In the New York Times Magazine article, the writer refers to Between Setting Sun and Rising Moon as a painting, "that will hardly escape comparison with those of Blakelock..." We believe this is a reference to artist Ralph Albert Blakelock. Mr. Blakelock would die 5 months after the article was written.
Ralph Albert Blakelock,
(1847 -1919), a 19th-century American artist, is known for his moonlight landscapes and quiet paintings of American Indian encampments.
“1918 –1919. The first 40 x 50 I ever made. Urged to do it by Gardner Symons and sent to Spring National Academy Exhibition (N. Y.) where it was awarded the first Hallgarten prize ($300). My first prize, my first prominent public notice! Mr. Hallgarten, himself, bought the painting from the exhibition for $500, a tremendous sum to me at the time. I had been painting in oils only for two years! Have heard nothing of the canvas in recent years and fear it may have darkened or cracked, as I was not aware of the proper mediums to use for lasting results in those days. Feel badly about this possibility. Fine criticism of this canvas in N. Y. Times Magazine of March 30, 1919."
"Very very poor reproduction. This is so poor I cringe from sending it. I shall get another copy to see if I can’t touch it up with black and white and send it to you."
"The entire left side of this [the sepia print photograph] is a blur and failure. The beautiful mountain up by Purrington's showed thru the trees against the sunset sky and the tree trunk and branch pattern to the left, just a smudge. In this was a beautiful and intricate pattern. I really don't like to have this terrible reproduction seen. Did you read the criticism in the magazine section of the Times? Really a wonderful write-up. The sky pattern turns beautifully to the left giving the composition balance which this reproduction lacks."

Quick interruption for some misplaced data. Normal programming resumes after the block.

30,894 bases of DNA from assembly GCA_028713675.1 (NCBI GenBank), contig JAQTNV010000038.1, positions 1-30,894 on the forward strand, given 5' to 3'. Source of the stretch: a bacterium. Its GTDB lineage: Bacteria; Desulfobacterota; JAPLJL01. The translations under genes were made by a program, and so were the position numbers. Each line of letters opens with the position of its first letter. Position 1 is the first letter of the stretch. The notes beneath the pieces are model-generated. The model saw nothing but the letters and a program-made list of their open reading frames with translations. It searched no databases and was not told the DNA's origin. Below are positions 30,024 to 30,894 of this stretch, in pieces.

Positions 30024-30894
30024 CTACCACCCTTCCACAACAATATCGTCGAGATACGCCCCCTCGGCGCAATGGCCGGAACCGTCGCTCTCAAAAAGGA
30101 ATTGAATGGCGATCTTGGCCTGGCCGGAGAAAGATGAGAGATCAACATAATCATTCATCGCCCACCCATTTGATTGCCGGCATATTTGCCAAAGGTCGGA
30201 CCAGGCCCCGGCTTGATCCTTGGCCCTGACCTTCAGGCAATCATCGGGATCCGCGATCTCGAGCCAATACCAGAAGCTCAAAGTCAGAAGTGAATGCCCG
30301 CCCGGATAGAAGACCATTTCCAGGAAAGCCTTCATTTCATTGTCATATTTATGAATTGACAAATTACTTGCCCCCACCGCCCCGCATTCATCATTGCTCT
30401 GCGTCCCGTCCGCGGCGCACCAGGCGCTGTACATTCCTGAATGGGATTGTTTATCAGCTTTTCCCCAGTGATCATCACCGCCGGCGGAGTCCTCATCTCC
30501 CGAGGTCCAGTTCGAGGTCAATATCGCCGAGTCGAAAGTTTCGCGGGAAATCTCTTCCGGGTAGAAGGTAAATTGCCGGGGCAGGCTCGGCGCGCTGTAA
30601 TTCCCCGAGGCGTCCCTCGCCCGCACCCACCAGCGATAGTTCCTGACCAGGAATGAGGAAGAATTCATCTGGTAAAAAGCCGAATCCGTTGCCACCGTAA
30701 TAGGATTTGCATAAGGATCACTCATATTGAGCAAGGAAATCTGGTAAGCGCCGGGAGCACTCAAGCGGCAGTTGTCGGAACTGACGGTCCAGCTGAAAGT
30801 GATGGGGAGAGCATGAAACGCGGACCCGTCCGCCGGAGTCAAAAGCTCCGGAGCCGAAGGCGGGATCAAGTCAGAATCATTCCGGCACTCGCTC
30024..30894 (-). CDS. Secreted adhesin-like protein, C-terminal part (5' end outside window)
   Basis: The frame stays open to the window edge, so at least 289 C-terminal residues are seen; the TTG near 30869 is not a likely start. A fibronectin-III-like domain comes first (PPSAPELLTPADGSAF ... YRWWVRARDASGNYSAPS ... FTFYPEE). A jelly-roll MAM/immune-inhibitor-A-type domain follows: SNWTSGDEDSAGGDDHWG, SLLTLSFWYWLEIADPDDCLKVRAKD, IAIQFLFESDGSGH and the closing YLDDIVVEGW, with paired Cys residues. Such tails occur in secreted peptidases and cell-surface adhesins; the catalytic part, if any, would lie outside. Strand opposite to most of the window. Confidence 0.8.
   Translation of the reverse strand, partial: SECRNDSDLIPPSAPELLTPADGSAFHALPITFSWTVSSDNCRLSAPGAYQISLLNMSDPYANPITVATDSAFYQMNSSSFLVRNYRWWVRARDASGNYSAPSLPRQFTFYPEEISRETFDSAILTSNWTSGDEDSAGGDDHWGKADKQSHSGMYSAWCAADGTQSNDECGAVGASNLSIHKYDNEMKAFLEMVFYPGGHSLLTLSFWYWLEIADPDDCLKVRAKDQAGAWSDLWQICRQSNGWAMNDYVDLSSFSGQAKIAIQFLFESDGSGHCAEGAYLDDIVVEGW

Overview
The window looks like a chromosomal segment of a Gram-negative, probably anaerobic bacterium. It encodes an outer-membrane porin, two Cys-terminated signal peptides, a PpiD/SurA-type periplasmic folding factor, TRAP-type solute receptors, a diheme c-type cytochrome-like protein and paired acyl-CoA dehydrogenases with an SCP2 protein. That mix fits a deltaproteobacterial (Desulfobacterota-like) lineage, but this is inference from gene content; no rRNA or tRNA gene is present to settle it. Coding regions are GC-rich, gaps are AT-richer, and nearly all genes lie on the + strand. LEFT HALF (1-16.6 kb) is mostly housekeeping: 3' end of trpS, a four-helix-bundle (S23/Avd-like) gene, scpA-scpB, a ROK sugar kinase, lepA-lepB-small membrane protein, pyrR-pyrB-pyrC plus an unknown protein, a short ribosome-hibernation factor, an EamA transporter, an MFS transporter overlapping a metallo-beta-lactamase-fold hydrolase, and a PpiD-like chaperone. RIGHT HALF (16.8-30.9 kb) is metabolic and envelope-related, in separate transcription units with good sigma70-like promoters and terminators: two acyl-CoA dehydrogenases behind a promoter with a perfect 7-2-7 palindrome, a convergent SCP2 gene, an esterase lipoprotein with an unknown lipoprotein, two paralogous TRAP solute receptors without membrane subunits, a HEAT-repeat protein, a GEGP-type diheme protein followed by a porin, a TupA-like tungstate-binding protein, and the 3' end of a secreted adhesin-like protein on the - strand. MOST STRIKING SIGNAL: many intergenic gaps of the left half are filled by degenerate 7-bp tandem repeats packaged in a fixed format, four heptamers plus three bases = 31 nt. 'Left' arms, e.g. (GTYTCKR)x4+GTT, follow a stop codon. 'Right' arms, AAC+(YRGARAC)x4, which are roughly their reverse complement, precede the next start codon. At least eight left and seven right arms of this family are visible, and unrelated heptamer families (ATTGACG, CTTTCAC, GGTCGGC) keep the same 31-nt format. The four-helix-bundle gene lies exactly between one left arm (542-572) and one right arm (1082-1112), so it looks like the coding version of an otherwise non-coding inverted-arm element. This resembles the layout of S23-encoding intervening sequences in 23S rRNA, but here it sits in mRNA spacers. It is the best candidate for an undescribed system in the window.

The Hallgarten prize of $300.00 won at the National Academy, New York, for the painting Between Setting Sun and Rising Moon which sold the first day of the exhibition.
“The first Hallgarten Prize is won by Robert Strong Woodward’s Between Setting Sun and Rising Moon, a landscape that hardly will escape comparison with those of Blakelock and that carries on the Blakelock tradition of foliage silhouetted against a sky rich in color. It bears plentiful evidence, however, of original observation in the treatment of the foreground and the drawing of the foliage and lighter branches and especially in the feeling of depth. Probably if it were a smaller picture it would be still more beautiful and satisfying, the monotonous places in it would be less obvious, there would be less suggestion of a mind leaping rather perilously from the earth to the top branches and leaving the intervening forms insufficiently considered. Nothing but praise belongs to the scrupulously considered foreground with its delicate shadows leading into the distance, and to the sky as it warms to red on the horizon and is seen in a wonderfully true value beyond the interlace of the tree screen. Even the monotony of the darker masses is more of color than of form. An intricacy of handling shows that the elaborate weaving of the detail within the mass was appreciated.”